Learning with other health professions in the United Kingdom MPharm degree: multidisciplinary and placement education.


  • C Langley School of Life and Health Sciences, Aston University, Aston Triangle, Birmingham, B4 7ET
  • K Wilson School of Life and Health Sciences, Aston University, Aston Triangle, Birmingham, B4 7ET
  • J Jesson Aston Business School, Aston University, Aston Triangle, Birmingham, B4 7ET


MPharm, Multidisciplinary Learning, Pharmacy Education, Placement Education, Teaching, Undergraduate


This paper reviews the approach to multidisciplinary and placement education in UK schools of pharmacy. The methodology involved triangulation of course documentation, staff interviews and a final year student survey. Staff members were supportive of multidisciplinary learning. The advantages were development of a wider appreciation of the students‟ future professional role and better understanding of the roles of other professional groups. The barriers were logistics (student numbers; multiple sites; different timetables), the achievement of balanced numbers between disciplines and engagement of students from all participating disciplines. Placement education was offered by all schools, predominantly in hospital settings. Key problems were funding and the lack of staff resources. Currently, multidisciplinary learning within the UK for pharmacy students is inadequate and is coupled with relatively low levels of placement education. In order for things to change, there should be a review of funding and support from government and the private sector employers.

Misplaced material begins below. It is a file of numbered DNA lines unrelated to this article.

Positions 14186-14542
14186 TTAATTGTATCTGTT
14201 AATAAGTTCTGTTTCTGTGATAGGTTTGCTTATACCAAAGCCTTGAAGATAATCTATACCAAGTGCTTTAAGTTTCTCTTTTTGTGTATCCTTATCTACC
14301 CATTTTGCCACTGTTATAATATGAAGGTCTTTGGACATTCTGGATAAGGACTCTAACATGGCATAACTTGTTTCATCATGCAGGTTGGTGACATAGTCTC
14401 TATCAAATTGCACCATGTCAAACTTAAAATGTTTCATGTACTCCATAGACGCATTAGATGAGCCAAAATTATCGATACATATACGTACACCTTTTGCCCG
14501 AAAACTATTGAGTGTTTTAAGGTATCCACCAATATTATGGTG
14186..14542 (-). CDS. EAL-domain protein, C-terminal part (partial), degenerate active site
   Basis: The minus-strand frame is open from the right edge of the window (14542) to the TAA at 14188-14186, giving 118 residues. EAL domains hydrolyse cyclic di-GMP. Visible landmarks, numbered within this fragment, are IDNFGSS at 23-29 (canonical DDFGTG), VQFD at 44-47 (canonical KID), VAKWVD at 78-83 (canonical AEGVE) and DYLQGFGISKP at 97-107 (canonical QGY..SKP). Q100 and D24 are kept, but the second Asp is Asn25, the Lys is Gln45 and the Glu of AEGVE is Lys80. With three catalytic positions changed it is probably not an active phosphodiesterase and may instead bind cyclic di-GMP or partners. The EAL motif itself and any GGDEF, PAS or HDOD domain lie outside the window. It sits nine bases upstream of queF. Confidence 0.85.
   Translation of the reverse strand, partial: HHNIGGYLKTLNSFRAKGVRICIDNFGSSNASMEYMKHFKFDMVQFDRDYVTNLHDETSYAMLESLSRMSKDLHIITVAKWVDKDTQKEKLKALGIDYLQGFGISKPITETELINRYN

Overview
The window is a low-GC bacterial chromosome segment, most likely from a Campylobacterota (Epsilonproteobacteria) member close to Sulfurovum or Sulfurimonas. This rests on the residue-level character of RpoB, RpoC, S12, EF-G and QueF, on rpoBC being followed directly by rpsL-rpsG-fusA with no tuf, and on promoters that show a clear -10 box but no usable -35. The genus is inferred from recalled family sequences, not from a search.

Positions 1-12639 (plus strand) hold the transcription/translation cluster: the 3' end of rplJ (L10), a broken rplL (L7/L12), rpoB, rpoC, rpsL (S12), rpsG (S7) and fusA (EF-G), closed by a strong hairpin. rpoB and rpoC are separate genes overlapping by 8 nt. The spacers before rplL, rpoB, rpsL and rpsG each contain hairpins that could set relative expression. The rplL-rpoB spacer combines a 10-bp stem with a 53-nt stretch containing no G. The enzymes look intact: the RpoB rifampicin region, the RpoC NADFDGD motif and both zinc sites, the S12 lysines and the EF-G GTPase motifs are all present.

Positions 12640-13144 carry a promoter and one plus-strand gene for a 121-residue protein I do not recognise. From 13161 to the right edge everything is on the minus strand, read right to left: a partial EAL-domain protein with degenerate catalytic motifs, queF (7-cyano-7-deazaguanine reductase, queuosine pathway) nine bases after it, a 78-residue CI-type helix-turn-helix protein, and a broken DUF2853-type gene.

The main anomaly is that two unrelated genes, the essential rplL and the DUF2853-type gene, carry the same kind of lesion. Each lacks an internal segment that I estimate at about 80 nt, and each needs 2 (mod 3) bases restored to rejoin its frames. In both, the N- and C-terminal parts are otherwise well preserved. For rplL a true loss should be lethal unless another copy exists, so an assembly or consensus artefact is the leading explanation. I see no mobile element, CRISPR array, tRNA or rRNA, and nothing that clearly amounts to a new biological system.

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How to Cite

Langley, C., Wilson, K., & Jesson, J. (2015). Learning with other health professions in the United Kingdom MPharm degree: multidisciplinary and placement education. Pharmacy Education, 10. Retrieved from https://pharmacyeducation.fip.org/pharmacyeducation/article/view/263



Research Article